By Aman Chandra, Student, Ctrl Alt Cinema 2018
First of all, my name is Aman Chandra. I am from Patna, Bihar and I did a B.Tech in Industrial & Production Engineering from Guru Ghasidas Vishwavidyalaya, Bilaspur, Chhattisgarh. And those are the only two cities I have lived in. I graduated in May 2018 and in June 2018, I attended the Ctrl Alt Cinema course.
Let me begin by saying that this has been the most educative course I had ever attended till date, of any subject. Before coming to Ctrl Alt Cinema, all my film knowledge was from internet, youtube and of course, cinema itself. I am probably one of the most ideal candidates, as I have literally no film or art background. No one in my family is in the field of art or cinema, or even has tried for it. …
View : https://youtu.be/8Uv26jXrgWg
The anticipating mind moves the hands that holds two rocks, Smashing and rubbing the rocks on to each other, My alluring fantasies of that what this friction will make, creates electricity in my body that escape from the finger tips like currents that spark, Spark the fire, The fire that scares the monsters away.
And from the ground it rose, ceaselessly spreading wherever it sensed, devouring all that came it’s way, It’s feeds on air and the air pulls it’s tips higher and higher, Now the fire has reached its peak, In fear I shut my eyes, the same eyes which was once so eager to see, As I listen to the fire crackling the leaves dry, I hear what I unheededly heard from the preceptor I protested, That, There always comes the time when the mighty wave of water cools the raging fire, And that pronounced my youths demise. …
Storyboard by Harmeet Rattan, Student, Ctrl Alt Cinema 2017
As a part of the course, students of Ctrl Alt Cinema made short films, as a group exercise. The theme was to stick to one location, and explore the space with action and movements, sound, and no music. The students were instructed to develop their narratives accordingly.
The following is a film by Harmeet Rattan, Raj Jariwala, Mrudula Kunatharaju, Uddhav Srivilasan, and Divyajot Joshi.
“Why can’t I connect to Feluda anymore” is a question that has been nagging me for quite sometime now.
I still remember how my brother and me used to eagerly wait for the newspaperman to deliver “Anandamela” or “ Sandesh” (2 popular Bengali literary magazines for children in 70’s & 80’s) where the Feluda stories used to appear as a series every month during the years when we grew up in Kolkata.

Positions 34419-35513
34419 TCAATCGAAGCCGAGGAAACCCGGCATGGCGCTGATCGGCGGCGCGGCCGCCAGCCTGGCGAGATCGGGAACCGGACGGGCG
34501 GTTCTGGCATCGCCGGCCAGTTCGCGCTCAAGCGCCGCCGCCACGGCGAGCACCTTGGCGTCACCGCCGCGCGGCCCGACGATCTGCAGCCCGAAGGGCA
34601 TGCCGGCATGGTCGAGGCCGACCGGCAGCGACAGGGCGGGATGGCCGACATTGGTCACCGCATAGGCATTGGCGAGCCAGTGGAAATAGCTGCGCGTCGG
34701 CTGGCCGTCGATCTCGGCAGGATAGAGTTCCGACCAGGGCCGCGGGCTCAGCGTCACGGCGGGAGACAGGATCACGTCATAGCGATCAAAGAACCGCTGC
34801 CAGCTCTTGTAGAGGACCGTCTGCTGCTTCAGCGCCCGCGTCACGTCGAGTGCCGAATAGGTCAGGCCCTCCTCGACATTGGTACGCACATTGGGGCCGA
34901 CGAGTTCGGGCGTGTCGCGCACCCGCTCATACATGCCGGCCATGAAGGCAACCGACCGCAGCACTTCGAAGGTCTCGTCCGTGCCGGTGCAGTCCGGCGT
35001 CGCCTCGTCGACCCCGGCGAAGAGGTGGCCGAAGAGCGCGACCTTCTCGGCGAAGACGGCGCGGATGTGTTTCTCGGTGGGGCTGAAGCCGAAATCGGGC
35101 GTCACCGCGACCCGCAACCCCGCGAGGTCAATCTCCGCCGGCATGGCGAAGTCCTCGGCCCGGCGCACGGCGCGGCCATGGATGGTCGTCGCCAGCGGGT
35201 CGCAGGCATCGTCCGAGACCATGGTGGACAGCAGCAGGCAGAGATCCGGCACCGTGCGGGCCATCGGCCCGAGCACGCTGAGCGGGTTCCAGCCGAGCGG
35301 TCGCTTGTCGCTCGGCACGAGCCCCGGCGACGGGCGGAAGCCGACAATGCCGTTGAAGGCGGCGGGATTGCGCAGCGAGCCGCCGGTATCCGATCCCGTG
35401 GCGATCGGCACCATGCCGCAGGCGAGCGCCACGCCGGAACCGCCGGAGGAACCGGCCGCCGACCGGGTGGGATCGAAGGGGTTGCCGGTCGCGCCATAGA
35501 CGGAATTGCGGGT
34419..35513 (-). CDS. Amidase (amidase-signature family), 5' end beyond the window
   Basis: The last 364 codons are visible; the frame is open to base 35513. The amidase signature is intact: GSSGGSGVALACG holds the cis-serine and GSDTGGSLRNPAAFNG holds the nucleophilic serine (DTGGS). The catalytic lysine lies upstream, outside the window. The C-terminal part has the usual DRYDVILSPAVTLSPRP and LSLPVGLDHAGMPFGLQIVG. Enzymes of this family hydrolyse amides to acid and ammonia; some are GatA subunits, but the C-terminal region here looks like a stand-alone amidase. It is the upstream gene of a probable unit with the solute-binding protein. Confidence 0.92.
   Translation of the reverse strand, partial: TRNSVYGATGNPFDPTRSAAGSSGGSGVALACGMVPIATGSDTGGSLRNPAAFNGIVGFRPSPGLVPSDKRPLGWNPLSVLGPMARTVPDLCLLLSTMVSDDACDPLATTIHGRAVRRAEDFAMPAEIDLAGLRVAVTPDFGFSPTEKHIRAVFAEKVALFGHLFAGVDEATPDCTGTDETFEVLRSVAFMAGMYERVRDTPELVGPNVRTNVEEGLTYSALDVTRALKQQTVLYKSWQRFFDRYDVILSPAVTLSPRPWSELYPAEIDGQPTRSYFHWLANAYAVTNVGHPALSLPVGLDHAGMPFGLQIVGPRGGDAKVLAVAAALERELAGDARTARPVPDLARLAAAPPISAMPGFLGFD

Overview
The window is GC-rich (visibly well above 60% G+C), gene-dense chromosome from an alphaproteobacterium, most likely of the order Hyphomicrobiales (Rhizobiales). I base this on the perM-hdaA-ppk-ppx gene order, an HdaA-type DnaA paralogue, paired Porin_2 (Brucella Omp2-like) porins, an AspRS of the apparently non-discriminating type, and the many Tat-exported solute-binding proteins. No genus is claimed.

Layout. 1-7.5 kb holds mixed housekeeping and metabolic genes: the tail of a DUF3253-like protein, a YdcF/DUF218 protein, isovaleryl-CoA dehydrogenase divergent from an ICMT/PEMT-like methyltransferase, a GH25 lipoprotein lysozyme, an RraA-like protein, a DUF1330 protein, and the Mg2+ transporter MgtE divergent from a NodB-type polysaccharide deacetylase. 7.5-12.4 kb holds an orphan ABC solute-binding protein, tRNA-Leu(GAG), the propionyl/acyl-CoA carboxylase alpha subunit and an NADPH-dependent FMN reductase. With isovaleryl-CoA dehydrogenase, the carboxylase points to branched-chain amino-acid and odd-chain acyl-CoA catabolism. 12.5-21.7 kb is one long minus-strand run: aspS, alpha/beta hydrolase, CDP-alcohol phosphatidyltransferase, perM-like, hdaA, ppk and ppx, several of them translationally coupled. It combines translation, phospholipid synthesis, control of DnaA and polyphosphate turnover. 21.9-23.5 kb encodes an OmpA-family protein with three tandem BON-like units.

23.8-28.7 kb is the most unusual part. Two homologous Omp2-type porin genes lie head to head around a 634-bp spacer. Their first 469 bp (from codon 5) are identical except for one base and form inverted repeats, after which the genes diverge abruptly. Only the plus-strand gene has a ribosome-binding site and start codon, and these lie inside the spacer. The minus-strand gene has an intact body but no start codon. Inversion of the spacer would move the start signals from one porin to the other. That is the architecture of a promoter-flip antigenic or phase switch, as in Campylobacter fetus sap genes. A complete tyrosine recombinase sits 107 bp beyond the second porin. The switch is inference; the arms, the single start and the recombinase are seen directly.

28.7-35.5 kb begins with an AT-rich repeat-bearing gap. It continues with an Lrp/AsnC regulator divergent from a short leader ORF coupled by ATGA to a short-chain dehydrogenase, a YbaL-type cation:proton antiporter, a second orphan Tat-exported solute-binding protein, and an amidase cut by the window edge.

The urge or need to connect to Feluda has slowly melted into a distant past and I can only connect to him through the lens of nostalgia. …
दोपहर की कड़कड़ाती धूप में परिंदों की चहचहाहट के मध्यस्थ; कुछ मजदूर औजार और झोला लिए छांव की तलाश में घने नीम तले आ रूके; लंबी सांस लेते हुए अपने औजार फर्श पर रख; माथे का पसीना पोछे जमीन पर बैठे ही थे कि पास की मस्जिद में अजान शुरू हुई; अल्लाह ताला को याद कर डब्बे खुले तो किस की रोटी किस की तरकारी………सारे एक ही थाली के कटोरे हो गए |
नीले बंडी वाले लौंडे की नजर पास खड़े काले भूरे कुत्तों पर गई तो उनके मुख से टपकती लार देख उसने अपने हिस्से की एक रोटी तोड़ सब में बराबर बांट दी…
Looking in through the bars, there is no way of stepping in. The rays of the sun traverse casting a long shadow with a single silhouette on the floor. There is sound at a distance, engulfing the moment and the emptiness of the house. It is more constructed than the other houses surrounding it. But it looks different in the interior, there are no stairs or levels.
Just an empty rectangular space with multiple windows.
The experience of time in the room is only through the shadows that enter the metal grill framed windows. …
By Aranya Sahay, Student, Ctrl Alt Cinema 2017
I once came across this YouTube video titled ‘Perspectives: A conversation with Rohail Hyatt’. Rohail Hyatt happens to be the founder of Coke Studio Pakistan. In this talk, he spoke about an encounter he had with an ‘Ustad’ he chose not to name. While practicing for a show in Lahore, Rohail felt like the ‘Ustad’ was singing a little off the key that he was playing the keys in. On being asked the same, the Ustad smiled and replied “Son your ears aren’t as well trained. Don’t play the keys, just tell me if it feels off to you without having to look at the notes”. Rohail Hyatt closed his eyes and heard the Ustad sing for a while. He didn’t feel that the Ustad was off, which baffled him. The Ustad told him that before the ‘standard’ tuning set by the West was 440 Hz, instruments were tuned to all sorts of tunings. Some of these tunings, he said, were ‘natural tunings’ and that because the tuning was now set to 440 Hz certain notes that were earlier compatible with other tunings were now lost and irked our senses whenever they were played or sung. …